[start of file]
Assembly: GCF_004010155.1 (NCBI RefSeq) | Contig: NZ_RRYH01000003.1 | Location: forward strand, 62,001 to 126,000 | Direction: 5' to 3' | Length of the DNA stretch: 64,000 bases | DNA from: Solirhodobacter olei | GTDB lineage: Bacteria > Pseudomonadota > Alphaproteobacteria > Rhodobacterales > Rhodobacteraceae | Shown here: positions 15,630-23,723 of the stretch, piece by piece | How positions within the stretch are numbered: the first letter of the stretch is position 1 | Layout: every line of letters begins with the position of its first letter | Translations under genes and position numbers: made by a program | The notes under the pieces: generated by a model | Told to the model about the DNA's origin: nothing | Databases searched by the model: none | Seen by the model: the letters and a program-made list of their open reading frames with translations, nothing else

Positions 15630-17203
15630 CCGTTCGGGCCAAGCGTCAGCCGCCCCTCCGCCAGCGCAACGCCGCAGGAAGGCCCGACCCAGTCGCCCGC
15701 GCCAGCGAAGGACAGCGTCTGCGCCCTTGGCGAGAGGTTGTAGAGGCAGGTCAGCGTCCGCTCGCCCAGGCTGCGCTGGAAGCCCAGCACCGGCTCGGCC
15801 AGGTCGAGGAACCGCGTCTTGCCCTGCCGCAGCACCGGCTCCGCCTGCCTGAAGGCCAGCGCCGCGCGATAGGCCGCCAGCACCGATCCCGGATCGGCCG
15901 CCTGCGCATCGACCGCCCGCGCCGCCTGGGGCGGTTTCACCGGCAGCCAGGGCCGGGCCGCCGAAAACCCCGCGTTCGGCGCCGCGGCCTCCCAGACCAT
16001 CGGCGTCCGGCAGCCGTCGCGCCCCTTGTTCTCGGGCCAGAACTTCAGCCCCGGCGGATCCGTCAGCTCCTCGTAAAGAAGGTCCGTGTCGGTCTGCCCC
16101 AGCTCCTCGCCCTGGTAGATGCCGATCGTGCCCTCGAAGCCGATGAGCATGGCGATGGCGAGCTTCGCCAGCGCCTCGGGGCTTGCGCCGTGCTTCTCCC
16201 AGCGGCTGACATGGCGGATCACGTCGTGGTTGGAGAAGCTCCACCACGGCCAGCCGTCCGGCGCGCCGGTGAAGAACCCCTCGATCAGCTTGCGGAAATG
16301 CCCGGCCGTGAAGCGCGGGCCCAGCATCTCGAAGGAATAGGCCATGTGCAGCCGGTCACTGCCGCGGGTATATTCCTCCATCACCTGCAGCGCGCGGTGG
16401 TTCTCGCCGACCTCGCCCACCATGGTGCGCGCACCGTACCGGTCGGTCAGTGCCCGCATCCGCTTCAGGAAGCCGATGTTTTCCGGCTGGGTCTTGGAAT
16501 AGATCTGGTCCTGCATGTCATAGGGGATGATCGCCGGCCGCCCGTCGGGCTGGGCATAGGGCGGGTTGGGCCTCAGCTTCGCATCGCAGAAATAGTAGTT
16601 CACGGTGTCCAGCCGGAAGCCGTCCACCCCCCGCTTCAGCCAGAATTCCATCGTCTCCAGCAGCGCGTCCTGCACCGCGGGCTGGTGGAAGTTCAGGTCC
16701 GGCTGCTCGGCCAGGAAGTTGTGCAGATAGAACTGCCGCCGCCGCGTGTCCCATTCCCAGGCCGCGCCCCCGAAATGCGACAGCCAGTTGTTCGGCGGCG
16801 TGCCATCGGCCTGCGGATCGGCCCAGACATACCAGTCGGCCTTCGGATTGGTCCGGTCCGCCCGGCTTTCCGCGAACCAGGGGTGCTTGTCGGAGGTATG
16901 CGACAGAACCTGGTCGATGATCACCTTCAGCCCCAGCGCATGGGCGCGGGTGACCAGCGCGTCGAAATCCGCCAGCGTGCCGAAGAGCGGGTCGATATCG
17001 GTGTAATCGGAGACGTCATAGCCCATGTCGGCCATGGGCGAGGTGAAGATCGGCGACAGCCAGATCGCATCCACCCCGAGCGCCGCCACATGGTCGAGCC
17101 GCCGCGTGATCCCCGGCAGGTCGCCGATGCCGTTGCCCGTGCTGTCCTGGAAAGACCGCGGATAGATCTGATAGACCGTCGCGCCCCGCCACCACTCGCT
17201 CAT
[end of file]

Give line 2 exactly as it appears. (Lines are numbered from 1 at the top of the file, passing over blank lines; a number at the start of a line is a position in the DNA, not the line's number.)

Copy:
Positions 15630-17203